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I've recently installed a new halogen headlight bulb on my 1200, and I'm slowly venturing out into the "night riding" domain.. Last night I took her for a spin, and the new bulb was a definite improvement, but I don't think that I'm getting the most out of it that I can. The low beam provides much greater visibility, but the high beam seems to be somewhat scattered?? It seemed like it was lighting up the tree tops better than the road surface. I fiddled with the adjustments quite a bit, but could never seem to get it right.I know this is probably an area that is subject to personal preference, but any suggestions on how to get the optimum performance from my headlight with regard to adjustments would be greatly appreciated..

Best regards,

Chester Gunn/Chula, GA
 

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There are various opinions about the distance to use to set the headlights. From 17 feet on a BMW to about 25 feet on a wing.

On a level surface sitting on the bike measure from the center of the headlight to the floor(ground) and on a vertical surface such as the garage wall transfer that distance to the wall.

The government would like you to set the center of the beam two inches low at this point, I find that to just set them level works the best , lets you see well and is not high enough to cause oncoming vehicles to be flashing all the time and allows you to use the low beams to the best advantage as those are the ones you have to use the most, and will put the high beams to best use to without hunting for squirrels.


Kit
 

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Start high and gradually lower them until the flashing and honking stops.
 

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The Headlamp on the 1200 sux.. the pattern of light is very small. the low beam looks like a square on the road. and the high beam a vertical line. even with my xenon installed i dont really feel comfortable with the pattern. to me it looks something like this.
low beam:




high beam:.




while other bikes have a different pattern and a bigger field of view. like this:




before crashing i was going to buy a couple of round bigass lamps to install as an auxiliary lighs, would turn main lamp off to turn those on to keep the power drain low.

if you are still not comfortable with halogen, try hid xenon, the field of view will be pretty much the same, but will be brighter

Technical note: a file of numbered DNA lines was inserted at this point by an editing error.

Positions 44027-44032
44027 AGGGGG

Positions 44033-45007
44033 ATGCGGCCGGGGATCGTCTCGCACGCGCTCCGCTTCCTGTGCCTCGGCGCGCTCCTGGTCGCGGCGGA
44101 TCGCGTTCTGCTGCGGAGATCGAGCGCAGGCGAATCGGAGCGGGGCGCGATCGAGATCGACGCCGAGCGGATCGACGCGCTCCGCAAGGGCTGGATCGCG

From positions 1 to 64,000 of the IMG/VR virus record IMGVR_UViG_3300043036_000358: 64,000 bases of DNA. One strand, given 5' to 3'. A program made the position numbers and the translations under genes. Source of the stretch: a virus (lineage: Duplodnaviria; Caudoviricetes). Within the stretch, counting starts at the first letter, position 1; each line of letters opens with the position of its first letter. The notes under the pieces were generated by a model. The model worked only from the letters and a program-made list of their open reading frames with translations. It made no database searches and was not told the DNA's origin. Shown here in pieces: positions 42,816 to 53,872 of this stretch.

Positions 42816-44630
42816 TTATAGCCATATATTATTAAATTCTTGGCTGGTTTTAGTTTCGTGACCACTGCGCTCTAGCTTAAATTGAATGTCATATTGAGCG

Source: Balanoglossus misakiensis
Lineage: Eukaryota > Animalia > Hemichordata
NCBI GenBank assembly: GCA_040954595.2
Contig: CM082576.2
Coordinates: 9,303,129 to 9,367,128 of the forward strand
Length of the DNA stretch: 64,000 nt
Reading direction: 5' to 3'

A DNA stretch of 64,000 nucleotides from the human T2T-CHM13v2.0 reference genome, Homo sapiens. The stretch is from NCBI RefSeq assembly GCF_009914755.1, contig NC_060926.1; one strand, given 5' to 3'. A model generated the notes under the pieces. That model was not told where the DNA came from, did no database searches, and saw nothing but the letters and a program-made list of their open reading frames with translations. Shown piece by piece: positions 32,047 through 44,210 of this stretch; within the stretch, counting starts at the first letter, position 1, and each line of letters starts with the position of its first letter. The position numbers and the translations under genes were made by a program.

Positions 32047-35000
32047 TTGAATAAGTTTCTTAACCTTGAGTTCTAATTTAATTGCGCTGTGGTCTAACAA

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When I set mine I go out at night on a vacant dark two lane road and play with it till I get what I like. It is best to try to get someone about your weight to go with you so they can sit on the bike and hold it level while you make the adjustments for up and down and side to side. If you have mutiple sets oflights (I also have two sets of driving lights), set your headlight first. The take a towel or something to cover the headlight and set each driving light individually either by unplugging or cover so you have one light shining at a time to get optimal setting. It takes some time but well worth it when it is right. For normal night driving on the superslab or where there is a lot of oncoming traffic (city riding)I only use my headlight. When I get out in the country I will use either set of driving lights. If there is oncoming traffic I have a set mounted low on my crash bars to be able to shine down the roadapproximately100 feeet and look for critters or debris and not affect oncoming traffic. If there is no oncoming traffic I have a set mounted high right below my fairing the will light up half of Texas. Those are also good for those dumb arsee cagers that do something stupid at night.:cooldevil:
 

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I pretty much follow what Kit out-lined. With a new lamp, I try to get centered 3' from the ground at 20/25'. This gets me in the ball-park, then I'll fine-tune it on the road at night. But I do like Rudy's way of thinking...:cheeky1: :gunhead:
 
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